File under USEFUL THINGS TO KNOW: “Do you have lead pipes in your home?”


Alert readers will recall this post from April 7, 2016:

Mapping the risk of lead poisoning … in downtown New Albany.

Neighborhoods where kids face the highest risk of lead poisoning exist all across America.

The trouble is that exposure risk is surprisingly difficult estimate, due to a variety of state-by-state differences in reporting standards. So we worked with epidemiologists in Washington state to estimate risk levels in every geographic area in America.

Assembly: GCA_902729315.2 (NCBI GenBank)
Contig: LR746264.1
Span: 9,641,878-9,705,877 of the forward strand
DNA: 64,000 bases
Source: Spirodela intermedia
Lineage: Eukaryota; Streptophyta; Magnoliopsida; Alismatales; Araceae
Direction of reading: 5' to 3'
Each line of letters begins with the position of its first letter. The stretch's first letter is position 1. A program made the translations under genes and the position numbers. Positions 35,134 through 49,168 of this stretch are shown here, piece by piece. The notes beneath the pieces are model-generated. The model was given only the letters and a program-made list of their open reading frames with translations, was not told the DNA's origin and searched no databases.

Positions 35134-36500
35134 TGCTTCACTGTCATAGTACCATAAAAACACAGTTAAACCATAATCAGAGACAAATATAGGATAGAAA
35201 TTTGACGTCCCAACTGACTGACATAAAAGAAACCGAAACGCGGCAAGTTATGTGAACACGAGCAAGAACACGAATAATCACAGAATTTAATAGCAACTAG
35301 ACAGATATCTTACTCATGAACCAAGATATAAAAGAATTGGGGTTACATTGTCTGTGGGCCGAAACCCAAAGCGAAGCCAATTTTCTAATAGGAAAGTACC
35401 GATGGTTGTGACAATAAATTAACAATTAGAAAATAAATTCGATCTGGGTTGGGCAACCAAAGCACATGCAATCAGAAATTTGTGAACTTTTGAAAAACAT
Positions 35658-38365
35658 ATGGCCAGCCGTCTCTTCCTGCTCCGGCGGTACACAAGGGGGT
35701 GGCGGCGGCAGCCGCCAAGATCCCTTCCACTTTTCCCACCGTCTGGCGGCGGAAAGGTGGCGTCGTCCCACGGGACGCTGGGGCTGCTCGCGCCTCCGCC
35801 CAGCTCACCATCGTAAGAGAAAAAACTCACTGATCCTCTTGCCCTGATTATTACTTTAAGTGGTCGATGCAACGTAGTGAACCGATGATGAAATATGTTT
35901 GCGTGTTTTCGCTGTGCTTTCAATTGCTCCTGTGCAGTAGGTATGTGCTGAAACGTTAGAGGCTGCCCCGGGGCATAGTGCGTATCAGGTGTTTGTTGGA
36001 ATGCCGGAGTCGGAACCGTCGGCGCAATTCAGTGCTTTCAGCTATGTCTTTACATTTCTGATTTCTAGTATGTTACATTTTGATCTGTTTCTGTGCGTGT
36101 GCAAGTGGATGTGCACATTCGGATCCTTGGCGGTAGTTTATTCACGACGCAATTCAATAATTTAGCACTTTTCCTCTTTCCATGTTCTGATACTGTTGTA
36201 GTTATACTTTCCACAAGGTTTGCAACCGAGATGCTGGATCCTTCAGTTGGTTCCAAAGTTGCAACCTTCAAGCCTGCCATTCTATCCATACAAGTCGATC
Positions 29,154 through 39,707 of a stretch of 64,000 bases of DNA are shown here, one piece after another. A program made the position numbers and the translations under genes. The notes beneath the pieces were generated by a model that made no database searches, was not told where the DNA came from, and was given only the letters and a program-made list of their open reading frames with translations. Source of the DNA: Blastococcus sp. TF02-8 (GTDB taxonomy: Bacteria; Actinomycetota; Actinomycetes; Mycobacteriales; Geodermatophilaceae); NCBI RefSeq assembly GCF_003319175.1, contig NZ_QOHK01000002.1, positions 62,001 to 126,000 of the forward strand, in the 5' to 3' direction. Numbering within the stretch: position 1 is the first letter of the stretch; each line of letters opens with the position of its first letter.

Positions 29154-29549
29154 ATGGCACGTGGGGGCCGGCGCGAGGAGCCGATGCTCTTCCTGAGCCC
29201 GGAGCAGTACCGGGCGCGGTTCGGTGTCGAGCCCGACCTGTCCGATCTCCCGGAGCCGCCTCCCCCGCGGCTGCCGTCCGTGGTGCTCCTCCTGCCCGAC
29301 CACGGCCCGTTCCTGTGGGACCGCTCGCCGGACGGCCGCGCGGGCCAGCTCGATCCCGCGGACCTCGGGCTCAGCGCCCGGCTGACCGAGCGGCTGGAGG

NPR offers this useful primer for use in your own home.

Do you have lead pipes in your home?

Lead exposure, even in small amounts, may cause health problems. It is connected with behavior and learning problems in kids, and high blood pressure and kidney problems in adults.

Lead in water systems is one possible source of exposure, and that’s because in many homes, the pipe that connects the building’s plumbing to the water system is still made of lead.

We’ll help you find out whether your drinking water is at risk in a few simple steps. You won’t need anything fancier than a magnet and a coin, but you will need to be at home to follow along.

If you do find lead, we’ll show you what you can do.

As for Indiana-American Water, here’s a reminder from 2013:

Photo of the week: Rat bastards at Indiana-American Water proffer blood money as disgusted populace looks on.